Another thing I found was that I had to use a lot more fondant to cover my cakes, as now they were an inch taller. So for some of my larger cakes of 10″ or more, I found my non stick rolling out board wasn’t big enough anymore. I ended up investing in The Mat by Sweet Wise (more on that in another post very soon).

It takes a lot more time to cover a cake when using ganache instead of buttercream as a lot of setting time is needed, up to 3 days. Ideally you make the ganache on day 1 and leave it overnight to set. Day 2 you do your ganache coating on the cake then leave it overnight to set again. Then on day 3 you hot knife the surface and the edges for a perfect finish, then leave it to set for yet another night. With buttercream, it was pretty much a case of making the buttercream then slapping on your crumb coat straight away then covering the cake with fondant all on the one day. I do cheat a little and cut the ganaching process down a day by putting the ganached cake in the freezer for 10 minutes then doing the hot knifing.

It took me aaaaages to learn how to create the sharp edge once the fondant was on the ganached cake. I eventually worked out that you have to kind of pinch the the edge of the fondant with one smoother on the top and one on the side.

So now it takes me longer and costs me more to cover a cake. But I do feel the look of my cakes is more stylish and sophisticated since adopting this style. I love the results, like this cake below!

Anemone wedding cake in the Sydney style

One of my Sydney style cakes with 4 inch high tiers and sharp edges

 

Squires Kitchen 5 Day School – Day 2: Sugarpaste

Tuesday, July 13th, 2010
Me and Paddi Clark with my finished cake

Me and Paddi Clark with my finished cake

Day 2 of the Squires Kitchen 5 Day School with Guest Tutors was Sugarpaste with Paddi Clark. Having my own cake business, I already know a fair bit about covering cakes with sugarpaste and sugar decorations, so most of the things taught in the class I already knew. I did pick up a few good hints and tips from Paddi though. Paddi is a senior tutor at Squires Kitchen and has been cake decorating for “thousands of years” (her words lol). She is the author of Sugar Flowers for Beginners and her work is featured regularly in magazines. I found Paddi to be a great teacher, extremely knowledgeable and a lot of fun! Now normally I wouldn’t say ‘sugarpaste’ but fondant or rolled fondant, but out of respect for Paddi I’ll refer to it as sugarpaste in this blog post.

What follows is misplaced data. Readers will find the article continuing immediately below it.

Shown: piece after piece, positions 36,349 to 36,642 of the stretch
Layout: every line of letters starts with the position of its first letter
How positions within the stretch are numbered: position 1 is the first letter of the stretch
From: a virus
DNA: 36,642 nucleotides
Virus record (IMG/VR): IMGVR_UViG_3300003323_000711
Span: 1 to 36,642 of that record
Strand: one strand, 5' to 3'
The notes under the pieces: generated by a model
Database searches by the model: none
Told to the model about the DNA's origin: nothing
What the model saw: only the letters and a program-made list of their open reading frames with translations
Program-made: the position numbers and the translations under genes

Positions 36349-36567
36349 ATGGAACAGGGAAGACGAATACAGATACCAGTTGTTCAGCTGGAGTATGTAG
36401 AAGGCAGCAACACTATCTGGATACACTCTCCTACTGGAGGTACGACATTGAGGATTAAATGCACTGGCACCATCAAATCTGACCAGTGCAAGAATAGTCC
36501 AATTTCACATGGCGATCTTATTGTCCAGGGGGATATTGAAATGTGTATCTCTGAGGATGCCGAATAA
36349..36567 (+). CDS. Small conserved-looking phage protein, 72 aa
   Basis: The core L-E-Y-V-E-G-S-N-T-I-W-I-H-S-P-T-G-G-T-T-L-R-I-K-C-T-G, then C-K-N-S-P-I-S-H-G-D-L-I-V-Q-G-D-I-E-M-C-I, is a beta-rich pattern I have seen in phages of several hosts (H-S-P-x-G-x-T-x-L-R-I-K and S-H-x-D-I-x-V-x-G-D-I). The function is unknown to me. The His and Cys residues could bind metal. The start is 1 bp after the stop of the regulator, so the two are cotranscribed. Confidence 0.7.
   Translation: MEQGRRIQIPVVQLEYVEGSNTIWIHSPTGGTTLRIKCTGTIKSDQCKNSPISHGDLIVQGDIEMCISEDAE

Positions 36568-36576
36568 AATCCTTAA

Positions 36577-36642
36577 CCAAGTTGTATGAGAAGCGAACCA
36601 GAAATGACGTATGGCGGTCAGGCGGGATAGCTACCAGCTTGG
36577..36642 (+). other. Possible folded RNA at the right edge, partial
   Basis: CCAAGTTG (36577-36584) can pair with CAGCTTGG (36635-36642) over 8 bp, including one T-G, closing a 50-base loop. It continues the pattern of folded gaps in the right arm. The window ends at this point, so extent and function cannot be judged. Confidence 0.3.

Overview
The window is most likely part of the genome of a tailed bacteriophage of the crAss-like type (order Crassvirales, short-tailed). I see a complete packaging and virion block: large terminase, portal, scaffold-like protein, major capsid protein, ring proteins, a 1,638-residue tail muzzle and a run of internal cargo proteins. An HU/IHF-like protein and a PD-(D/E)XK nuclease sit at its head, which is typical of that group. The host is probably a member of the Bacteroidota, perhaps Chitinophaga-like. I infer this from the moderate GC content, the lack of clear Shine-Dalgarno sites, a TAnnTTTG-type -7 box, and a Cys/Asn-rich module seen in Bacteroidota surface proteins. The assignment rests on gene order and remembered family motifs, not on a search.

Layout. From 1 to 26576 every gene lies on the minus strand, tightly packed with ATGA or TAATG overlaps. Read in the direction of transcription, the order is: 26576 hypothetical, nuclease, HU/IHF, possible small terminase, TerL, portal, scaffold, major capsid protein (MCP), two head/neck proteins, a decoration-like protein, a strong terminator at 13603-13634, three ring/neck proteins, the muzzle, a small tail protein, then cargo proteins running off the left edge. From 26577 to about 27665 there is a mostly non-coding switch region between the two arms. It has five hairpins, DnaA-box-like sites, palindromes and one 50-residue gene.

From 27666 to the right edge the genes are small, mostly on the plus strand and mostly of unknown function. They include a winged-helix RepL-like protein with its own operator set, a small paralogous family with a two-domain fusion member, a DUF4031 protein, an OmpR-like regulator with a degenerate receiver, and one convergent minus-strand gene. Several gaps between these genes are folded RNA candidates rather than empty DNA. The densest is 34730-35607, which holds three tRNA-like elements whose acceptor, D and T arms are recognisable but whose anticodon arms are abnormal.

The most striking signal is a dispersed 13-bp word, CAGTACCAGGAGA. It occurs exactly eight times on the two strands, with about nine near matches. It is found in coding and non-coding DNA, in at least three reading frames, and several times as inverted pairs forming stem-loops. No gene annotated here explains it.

For this class, we were given a cake decorating equipment box, turntable, mixing palette, trex, sugar glue, 4 inch dummy, rolling pin and rolling out board. The sugarpaste and flower paste were also provided. Anything else we needed we had to buy and we also shared some of Paddi’s equipment. There was some waiting around to use the shared equipment which was a little bit annoying, especially since I had all of the items at home but hadn’t known to bring them! It wasn’t really a huge deal though. Here is the equipment each of us was given for the class:

Equipment for our sugarpaste class

Equipment for our sugarpaste class

We started off with a demonstration of how to roll out sugarpaste using spacers and how to cover a cake with it. We all covered 6 inch dummies (which were secured to cake drums) with sugarpaste. Next we were shown how to cover the 4 inch dummies without the aid of a cake drum to hold it still. A bit trickier, but we managed it. Here’s Paddi showing us how to roll out sugarpaste:

Paddi showing us how to roll out sugarpaste

Paddi showing us how to roll out sugarpaste

One neat trick she showed us was to get some sugarpaste and wrap it in cling film and use it as a curved buffer for the top edge of the cake. Handy if you don’t have an edge smoother.

Paddi then showed us how to cover our cake boards and create thin sausages (called a connector) with a mix of flower paste and sugarpaste to hide the unsightly join between the bottom of the 6 inch cake and the cake board, and we all had a go at doing that.

We then moved on to making daisies and butterflies. After lunch, we finished up our daisies and butterflies, then cemented the 4 inch dummies on top of the 6 inch dummies with royal icing. Paddi showed us how to do a little bit of draping with sugar paste to hide the gap between the 2 cakes, but I opted to do the same sausage type connector as on the lower tier. I like the way it looks better, it seems more symmetrical and elegant to me and that is what I usually prefer to do, where as the drapery was intended to give a more rustic feel. Here is my covered cake, ready to decorate:

My cake covered and ready to decorate

My cake covered and ready to decorate

Next we were shown how to dust our daisy centres to give them more dimension and depth, and to paint detail on our butterflies using dusting powders mixed with water and a very fine paintbrush. Here are some of the daisies I made after they were dusted:

Sugar daisies I made